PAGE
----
Interview with Rough mag

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Holly Falconer is a photographer who documents the daily grind in an extraordinary way. Her sharp imagery, and use of eye-catching backgrounds have an intense and distinctive palette. Fully engaged and intrigued, ROUGH simply had to get the low-down straight from Holly herself.

Where are you from?

A place with more sheep than people called Painswick, in the West Country.

What was it like growing up there?

It was actually great – much better than being a city kid in some ways… My teens were a mixture of cider-fuelled field parties and cheesy but hilarious clubbing in local towns. I remember pouring over magazines like the Face and i-D with my friends, craving more access to gigs etc… but mainly it was pretty fun.

When did you first get into photography?

When I was a child – my Dad had an old Canon SLR from the seventies and I used to play around with it, snapping my sisters and friends. I just always remember getting a kick out of it…

What does photography mean to you?

I like the way it’s an art form that’s deceptively immediate. On the one hand, you’re building an illusion of documenting a fact, but it’s also very much a personal myth-making perspective on a friend or situation. I come from a very Christian background, and I used to stare at the stained glass windows at church for hours – they’re basically amazing gaudy ads for saints. Now, I try to play on that with my work – why not make idols out of your friends? Or make celebrities look as normal as possible?

Does your personality come out in your work?

Yeah I reckon so! I’ve always been a bit of a daydreamer – my pics seem to end up having an escapist feel to them. I’m pretty fun/ have a good-ish sense of humor etc… this feels like a personal ad so I’ll stop there…

What are your influences?

Absolutely everything. I think Celine Dion once said that she avoids listening to other people’s music in case her own songwriting gets tainted. Which is hilarious.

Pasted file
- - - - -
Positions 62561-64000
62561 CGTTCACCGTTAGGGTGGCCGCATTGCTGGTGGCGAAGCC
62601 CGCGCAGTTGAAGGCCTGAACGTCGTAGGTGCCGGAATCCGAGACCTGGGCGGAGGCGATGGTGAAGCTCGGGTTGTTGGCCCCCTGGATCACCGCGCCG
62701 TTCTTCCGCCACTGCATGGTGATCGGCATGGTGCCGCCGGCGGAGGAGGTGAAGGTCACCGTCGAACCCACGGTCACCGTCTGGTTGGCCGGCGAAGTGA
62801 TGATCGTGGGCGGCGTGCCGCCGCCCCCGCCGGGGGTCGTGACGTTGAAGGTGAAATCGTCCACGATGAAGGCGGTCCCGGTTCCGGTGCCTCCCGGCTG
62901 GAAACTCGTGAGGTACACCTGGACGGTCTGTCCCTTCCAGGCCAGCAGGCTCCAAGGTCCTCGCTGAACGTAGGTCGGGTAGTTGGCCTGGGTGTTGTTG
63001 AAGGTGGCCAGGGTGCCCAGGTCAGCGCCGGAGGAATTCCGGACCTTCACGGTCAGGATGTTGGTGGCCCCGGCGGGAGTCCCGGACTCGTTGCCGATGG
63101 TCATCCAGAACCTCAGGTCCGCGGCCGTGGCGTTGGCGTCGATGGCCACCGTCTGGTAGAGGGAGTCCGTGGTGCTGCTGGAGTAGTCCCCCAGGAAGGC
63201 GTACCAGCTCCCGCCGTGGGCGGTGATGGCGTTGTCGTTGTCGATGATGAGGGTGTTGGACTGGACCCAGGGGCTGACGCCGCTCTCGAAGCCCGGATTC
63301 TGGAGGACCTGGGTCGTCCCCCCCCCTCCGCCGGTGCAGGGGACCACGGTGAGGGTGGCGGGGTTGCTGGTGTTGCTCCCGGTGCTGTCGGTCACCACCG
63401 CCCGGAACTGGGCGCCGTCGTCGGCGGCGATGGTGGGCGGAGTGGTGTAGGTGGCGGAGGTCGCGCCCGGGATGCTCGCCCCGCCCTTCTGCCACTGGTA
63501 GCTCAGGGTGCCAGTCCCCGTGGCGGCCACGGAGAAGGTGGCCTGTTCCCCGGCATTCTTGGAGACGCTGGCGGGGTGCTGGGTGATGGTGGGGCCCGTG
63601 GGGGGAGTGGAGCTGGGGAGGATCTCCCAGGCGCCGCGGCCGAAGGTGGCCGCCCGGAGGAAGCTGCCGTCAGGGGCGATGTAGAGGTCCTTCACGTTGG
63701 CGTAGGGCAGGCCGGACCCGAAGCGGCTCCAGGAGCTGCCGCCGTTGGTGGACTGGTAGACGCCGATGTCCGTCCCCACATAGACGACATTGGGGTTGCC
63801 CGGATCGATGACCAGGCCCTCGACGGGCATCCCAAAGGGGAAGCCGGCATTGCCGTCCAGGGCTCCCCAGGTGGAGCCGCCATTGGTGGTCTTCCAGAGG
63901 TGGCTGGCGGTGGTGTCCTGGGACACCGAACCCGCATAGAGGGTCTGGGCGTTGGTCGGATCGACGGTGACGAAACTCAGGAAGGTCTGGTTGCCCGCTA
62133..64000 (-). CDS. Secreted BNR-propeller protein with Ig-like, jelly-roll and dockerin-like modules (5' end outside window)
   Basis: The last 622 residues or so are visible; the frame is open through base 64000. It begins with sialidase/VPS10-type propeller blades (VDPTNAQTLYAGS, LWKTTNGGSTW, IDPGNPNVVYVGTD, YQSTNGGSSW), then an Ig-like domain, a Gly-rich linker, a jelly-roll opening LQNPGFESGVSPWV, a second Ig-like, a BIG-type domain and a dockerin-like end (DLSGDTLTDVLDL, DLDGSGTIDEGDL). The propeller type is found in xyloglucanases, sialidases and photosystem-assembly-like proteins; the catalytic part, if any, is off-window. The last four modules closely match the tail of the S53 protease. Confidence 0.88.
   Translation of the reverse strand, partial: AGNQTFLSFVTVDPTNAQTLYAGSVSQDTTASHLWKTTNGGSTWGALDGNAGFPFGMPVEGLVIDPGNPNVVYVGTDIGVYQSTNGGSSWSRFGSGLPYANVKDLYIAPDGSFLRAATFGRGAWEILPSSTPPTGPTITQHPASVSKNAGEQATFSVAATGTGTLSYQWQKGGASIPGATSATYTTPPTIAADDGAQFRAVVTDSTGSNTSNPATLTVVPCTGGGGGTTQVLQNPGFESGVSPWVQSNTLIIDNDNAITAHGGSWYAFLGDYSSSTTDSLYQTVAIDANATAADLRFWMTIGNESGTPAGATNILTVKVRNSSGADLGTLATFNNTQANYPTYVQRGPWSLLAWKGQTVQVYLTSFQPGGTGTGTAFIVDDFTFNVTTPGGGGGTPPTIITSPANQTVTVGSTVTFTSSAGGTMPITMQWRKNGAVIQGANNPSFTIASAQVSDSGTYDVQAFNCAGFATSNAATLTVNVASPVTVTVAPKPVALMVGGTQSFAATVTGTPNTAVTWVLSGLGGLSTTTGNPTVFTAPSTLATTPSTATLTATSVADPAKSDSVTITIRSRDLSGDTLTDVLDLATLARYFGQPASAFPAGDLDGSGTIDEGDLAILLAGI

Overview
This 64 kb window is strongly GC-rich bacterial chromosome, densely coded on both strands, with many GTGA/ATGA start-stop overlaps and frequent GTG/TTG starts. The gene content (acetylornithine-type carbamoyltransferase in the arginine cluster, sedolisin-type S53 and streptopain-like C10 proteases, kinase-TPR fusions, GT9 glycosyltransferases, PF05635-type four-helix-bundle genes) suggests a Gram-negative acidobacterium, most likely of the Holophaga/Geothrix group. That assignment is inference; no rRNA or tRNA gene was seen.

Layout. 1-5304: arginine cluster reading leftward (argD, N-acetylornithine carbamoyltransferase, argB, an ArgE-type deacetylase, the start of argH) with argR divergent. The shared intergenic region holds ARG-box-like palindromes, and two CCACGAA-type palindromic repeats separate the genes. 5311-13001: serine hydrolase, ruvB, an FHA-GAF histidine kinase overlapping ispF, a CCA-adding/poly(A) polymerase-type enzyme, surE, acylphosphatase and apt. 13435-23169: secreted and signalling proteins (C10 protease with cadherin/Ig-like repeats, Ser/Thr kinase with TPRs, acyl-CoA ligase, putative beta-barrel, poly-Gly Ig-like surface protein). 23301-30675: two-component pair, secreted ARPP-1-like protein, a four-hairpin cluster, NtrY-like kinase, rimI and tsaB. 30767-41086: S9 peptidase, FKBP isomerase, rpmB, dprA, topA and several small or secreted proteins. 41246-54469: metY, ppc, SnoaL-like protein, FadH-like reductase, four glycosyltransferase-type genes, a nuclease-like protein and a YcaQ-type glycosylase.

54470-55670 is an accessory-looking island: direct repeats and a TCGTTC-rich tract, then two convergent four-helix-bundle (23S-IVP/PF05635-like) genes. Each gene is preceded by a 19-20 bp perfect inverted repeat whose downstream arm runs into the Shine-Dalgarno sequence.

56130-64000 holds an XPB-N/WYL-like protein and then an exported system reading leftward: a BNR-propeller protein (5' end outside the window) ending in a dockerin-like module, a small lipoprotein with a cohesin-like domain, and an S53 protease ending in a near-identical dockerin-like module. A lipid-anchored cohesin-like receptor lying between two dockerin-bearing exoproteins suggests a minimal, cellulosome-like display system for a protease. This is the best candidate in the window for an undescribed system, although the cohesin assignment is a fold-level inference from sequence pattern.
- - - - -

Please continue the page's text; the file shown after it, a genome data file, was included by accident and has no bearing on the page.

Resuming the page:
My friends especially – sometimes a day hanging out with your mates can be just as inspiring as going to a gallery…

What themes would you say are constant in your work?

Finding beauty in ordinary things, always avoiding a conventional perspective on a situation/ idea, and COLOUR.

What to date would you say has been your best/favorite piece of work?

I’ve always loved this portrait – “Sho”, 2010. In some ways, it’s a very traditional portrait – she’s surrounded by her possessions like some kind of traditional painting of a merchant surrounded by his wealth. I’ve photographed her in quite a “feminine” way too: it’s shot in a very soft light, and she almost looks coy. But nothing is quite perfect – the flowers aren’t full-grown and faultless like the seed packet sign, she’s got a skull on her arm, and the window next to her is cracked. I’m not a fan of the prescriptive, Disney woman – every little girl’s bought up on that ideal. Hopefully she’s giving a little “fuck you” to that cliche in this image.

Has your work been compared to other artist?

Not as far as I know…

If you weren’t doing this what do you think you would be doing?

I’d be a journalist, that’s what I originally trained for, but I got distracted along the way…

What projects are you working on at the moment?

A project on asexuals – I hope to show it next year, it’s just about finished. It’s been so interesting documenting a group of people who are so opposite to our sex-centric society.

Where do you see yourself five years from now?

Doing what I’m doing still I reckon! I’d like to live in New York and Berlin at some point too…